Blog for my various projects, experiments, and learnings


Keeping Up With the Moorses: Learning to Use STM32G0 Chips

Microcontrollers are just like any other kind of semiconductor product. As manufacturers learn from customer feedback and fabrication processes continue to advance, the products get better. One of the most visible metrics for gauging a chip’s general performance – and the basis of Moore’s Law – is how large each transistor is. Usually this is measured in nanometers, and as we enter 2019 the newest chips being made by companies like Samsung and Intel are optimistically billed as 7nm.

The venerable and popular STM32F1 series is more than a decade old now, and it is produced using a 130nm process. But ST’s newer lines of chips like the STM32L4 use a smaller 90nm process. Smaller transistors usually mean that chips can run at lower voltages, be more power-efficient, and run at faster clock speeds. So when ST moved to this smaller process, they introduced two types of new chips: faster ‘mainline’ chips like the F4 and F7 lines which run at about 100-250MHz, and more efficient ‘low-power’ chips like the L0 and L4 lines which have a variety of ‘sleep’ modes and can comfortably run off of 1.8V. They also have an H7 line which uses an even smaller 40nm process and can run at 400MHz.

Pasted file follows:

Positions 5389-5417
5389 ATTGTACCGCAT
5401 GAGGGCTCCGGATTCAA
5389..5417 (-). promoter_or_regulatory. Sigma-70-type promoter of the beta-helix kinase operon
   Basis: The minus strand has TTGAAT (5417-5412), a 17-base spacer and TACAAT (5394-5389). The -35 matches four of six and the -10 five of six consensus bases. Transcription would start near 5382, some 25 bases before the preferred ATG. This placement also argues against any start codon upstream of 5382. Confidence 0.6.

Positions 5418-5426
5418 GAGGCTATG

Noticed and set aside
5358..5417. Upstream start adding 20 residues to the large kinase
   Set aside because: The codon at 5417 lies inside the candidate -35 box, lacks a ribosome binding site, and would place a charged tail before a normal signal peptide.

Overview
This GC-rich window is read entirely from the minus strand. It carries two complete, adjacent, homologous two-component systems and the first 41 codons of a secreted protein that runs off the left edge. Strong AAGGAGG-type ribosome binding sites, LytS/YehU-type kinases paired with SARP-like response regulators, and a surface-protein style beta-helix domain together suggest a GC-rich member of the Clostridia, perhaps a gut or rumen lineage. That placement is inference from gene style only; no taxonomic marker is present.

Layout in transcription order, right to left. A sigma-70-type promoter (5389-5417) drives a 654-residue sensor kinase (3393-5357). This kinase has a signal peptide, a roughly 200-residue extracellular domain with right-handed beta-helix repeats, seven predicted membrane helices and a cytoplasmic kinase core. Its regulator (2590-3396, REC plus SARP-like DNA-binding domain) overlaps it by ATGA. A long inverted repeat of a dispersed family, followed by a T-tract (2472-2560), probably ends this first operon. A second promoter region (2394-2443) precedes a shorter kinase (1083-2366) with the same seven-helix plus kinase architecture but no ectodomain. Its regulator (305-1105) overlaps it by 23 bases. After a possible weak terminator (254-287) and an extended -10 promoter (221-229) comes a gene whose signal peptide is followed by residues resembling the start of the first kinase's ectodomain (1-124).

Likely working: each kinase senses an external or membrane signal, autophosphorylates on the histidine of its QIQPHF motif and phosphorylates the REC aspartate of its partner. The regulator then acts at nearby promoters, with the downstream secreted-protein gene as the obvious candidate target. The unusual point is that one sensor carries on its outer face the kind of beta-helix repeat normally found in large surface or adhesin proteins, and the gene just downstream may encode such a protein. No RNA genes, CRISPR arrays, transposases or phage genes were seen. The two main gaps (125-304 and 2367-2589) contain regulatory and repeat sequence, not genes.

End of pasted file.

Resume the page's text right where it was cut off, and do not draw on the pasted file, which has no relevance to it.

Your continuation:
Now as 2018 fades into history, it looks like ST has decided that it’s time for a fresh line of ‘value-line’ chips, and we can order a shiny new STM32G0 from retailers like Digikey. At the time of writing there aren’t too many options, but it looks like they’re hoping to branch out and there are even some 8-pin variants on the table. I could be misreading things, but these look like a mix between the F0 and L0 lines, with lower power consumption than F0 chips and better performance than the L0 chips. The STM32G071GB that I made a test board with has 128KB of Flash, 36KB of RAM, and a nice set of communication peripherals.

STM32G0 breakout board

Simple STM32G0 breakout board

So what’s the catch? Well, this is still a fairly new chip, so “Just Google It” may not be an effective problem-solving tool. And it looks like ST made a few changes in this new iteration of chips to provide more GPIO pins in smaller packages, so the hardware design will look similar but slightly different from previous STM32 lines. Finally, with a new chip comes new challenges in getting an open-source programming and debugging toolchain working. So with all of that said, let’s learn how to migrate!